We left Kennewick on a morning which was threatening rain, crossing Kennewick's Blue Bridge, and heading out along the river bicycle path . The day was supposed to start out very flat, then we were to gain about 1800 feet in 30 miles.
The first stretch really sucked -- headwind the whole way to Pit 1. We did stop at several Historical Markers, though! The first was a stone marker for a Nez Perce chief (unfortunately, we can't read the name on the stone). The second was a sign for Fort Walla Walla, with the freight trains and the Snake River in the background. A second picture of the sign is actually legible. Several bikers stopped here, actually; the headwind was definitely something to rest from.
We then turned onto State Route 12 East, the start of the climb. However, as some of us were suspecting, this made riding much easier: we had a tailwind up the hill! As we got to the top of the last semi-steep climb before lunch, I did take a nice scenery shot back the way we'd come.
The road still climbed a bit, into Touchet, a really cool little town. I got a squeaky red plastic frog there to stick in my handlebar back and started a run on them after walking around for several minutes squeaking it at people. heh heh. It was a really cool Texaco station/ general store (everything from gardening tools to food), which as one local told me, had been originally built on the other side of the road but had been burned down in the early 1900s (I think I remember that right). It certainly seemed to be a local meeting and hanging-out place.
We left Touchet behind, and passed through Lowden (we didn't see a center of town, just a lot of factory/grain buildings and almost no people), stopping for a stretch break a couple of miles afterwards. We then started passing lots and lots of onion fields -- Walla Walla Sweets, as this sign proclaims. We checked in at Pit 2, got my front wheel re-trued a tiny bit, and headed into town (Walla Walla, that is!) in search of lunch.
We found lunch at Pastime's Cafe, a diner joint known for it's lasagna, italian sausage, and clam chowder (all homemade). We sampled them all; they're totally worth their reputation. The riders in the picture are Steve, Ro, and Joe (Steve broke his collarbone on day8, as it turns out, walking *to* some off-the-route hot springs -- they're making him work crew now).
At this point the day had turned totally sunny with scattered clouds, warm but not too hot, and just overall gorgeous. The only drawback was that Ro got 2 flat tires between lunch and Pit 3! One in each tire -- first the front, then later on the long descent into Waitsburg, just before Pit 3. However, in between we had passed through Dixie (lots of farmland and several barns), and stopped at the Dixie town grocery store, a place "where smiles are free".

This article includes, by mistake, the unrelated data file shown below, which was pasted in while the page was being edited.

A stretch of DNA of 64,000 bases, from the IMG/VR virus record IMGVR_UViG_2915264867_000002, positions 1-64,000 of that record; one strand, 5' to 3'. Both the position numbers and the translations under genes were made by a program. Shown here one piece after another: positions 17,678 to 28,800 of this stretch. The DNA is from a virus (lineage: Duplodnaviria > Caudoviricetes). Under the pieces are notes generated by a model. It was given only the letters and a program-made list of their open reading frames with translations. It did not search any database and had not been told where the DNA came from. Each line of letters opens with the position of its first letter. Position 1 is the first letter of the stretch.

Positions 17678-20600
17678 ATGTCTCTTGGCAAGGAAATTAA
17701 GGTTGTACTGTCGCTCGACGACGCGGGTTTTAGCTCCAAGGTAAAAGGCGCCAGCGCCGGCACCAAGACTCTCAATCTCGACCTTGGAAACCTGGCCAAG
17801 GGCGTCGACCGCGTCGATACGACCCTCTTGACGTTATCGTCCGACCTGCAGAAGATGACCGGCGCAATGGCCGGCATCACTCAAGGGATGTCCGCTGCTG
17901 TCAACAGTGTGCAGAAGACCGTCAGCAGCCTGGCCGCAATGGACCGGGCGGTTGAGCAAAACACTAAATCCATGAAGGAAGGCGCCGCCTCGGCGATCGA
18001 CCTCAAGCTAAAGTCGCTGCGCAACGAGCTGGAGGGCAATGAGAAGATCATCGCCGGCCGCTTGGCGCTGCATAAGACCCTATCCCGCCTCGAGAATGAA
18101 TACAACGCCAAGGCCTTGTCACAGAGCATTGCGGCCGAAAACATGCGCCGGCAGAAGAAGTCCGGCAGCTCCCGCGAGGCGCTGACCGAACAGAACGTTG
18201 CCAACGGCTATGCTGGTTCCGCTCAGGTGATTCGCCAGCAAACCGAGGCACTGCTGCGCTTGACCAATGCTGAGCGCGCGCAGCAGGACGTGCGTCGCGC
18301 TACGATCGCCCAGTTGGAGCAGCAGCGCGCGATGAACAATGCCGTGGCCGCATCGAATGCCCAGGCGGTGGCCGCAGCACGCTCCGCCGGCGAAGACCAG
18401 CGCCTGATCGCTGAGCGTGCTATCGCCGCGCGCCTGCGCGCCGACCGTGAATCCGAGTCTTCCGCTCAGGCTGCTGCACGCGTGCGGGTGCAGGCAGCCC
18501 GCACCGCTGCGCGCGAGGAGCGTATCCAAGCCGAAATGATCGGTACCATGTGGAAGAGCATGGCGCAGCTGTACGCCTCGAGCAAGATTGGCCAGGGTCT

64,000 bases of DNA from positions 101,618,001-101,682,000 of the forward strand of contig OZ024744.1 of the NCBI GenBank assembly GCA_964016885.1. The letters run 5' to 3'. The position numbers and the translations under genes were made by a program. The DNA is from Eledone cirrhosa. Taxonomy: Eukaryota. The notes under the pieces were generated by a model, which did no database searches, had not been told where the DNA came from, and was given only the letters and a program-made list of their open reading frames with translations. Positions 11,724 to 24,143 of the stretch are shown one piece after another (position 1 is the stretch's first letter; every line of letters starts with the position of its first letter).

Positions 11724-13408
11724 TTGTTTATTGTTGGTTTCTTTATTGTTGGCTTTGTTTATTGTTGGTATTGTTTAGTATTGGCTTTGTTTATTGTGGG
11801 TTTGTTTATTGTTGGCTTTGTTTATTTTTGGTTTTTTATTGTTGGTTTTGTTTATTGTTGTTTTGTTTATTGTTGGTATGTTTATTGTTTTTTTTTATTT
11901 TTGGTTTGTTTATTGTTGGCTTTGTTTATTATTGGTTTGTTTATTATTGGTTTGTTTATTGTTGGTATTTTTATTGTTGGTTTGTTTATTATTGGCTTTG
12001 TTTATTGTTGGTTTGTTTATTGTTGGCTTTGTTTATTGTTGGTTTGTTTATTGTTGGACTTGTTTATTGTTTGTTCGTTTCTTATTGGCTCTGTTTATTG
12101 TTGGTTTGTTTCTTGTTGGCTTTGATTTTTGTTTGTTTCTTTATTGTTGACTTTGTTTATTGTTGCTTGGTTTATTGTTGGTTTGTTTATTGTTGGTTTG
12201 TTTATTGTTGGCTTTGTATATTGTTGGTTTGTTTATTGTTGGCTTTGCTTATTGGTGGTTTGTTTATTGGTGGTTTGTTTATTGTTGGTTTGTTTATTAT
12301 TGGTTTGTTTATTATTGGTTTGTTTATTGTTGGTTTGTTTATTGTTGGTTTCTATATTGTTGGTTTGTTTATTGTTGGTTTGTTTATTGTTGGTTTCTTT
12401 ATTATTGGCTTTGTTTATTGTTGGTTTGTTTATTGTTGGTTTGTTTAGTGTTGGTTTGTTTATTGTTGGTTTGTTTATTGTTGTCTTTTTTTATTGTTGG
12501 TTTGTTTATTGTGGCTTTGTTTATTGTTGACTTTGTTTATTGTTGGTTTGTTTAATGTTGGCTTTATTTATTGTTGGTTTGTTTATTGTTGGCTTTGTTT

We then climbed out of Dixie and over Lewis Summit, after which the glorious long descent into Waitsburg was sheer heaven -- rolling hills, sun and clouds, deep blue sky -- even when Ro's second flat happened, it didn't diminish the enjoyment too much. It was just too nice of a day! A couple of pictures show the view ahead, down the hill, and the hills behind.
Well, we stopped briefly at Waitsburg for Pit 3, then headed over the last 10 miles into Dayton (the Gateway to the Blue Mountains) where we stayed at the Fishing Ponds Park. It turned out that it was the Dayton All-Wheels weekend, when a sort of convention of car enthusiasts would all show off their highly-tuned, highly-polished, classic cars. They were gorgeous, all of them -- some of them were awe-inspiring, even to me, who knows nothing about cars that isn't Z-related. The camp was nice, but was the first sign of things to come; the area wasn't big enough to put everything in one place, so we had to walk about a quarter mile between the tents and the showers/food area. Oh well, it was still nice. The only drawback occured when 3 riders decided to hike up a path to the top of the hill near camp, then try and find a short way down the cliff. Well, they got stuck; one had his foot caught in a crack. Two other riders went up to try to help, but couldn't; eventually the sheriff and the paramedics from the ambulance got someone to unstick his foot, and they all walked back up the hill and down around. We never heard for sure what happened to them, but I think the first 3 up were all suspended for 2 days of riding, and put to work as crew.
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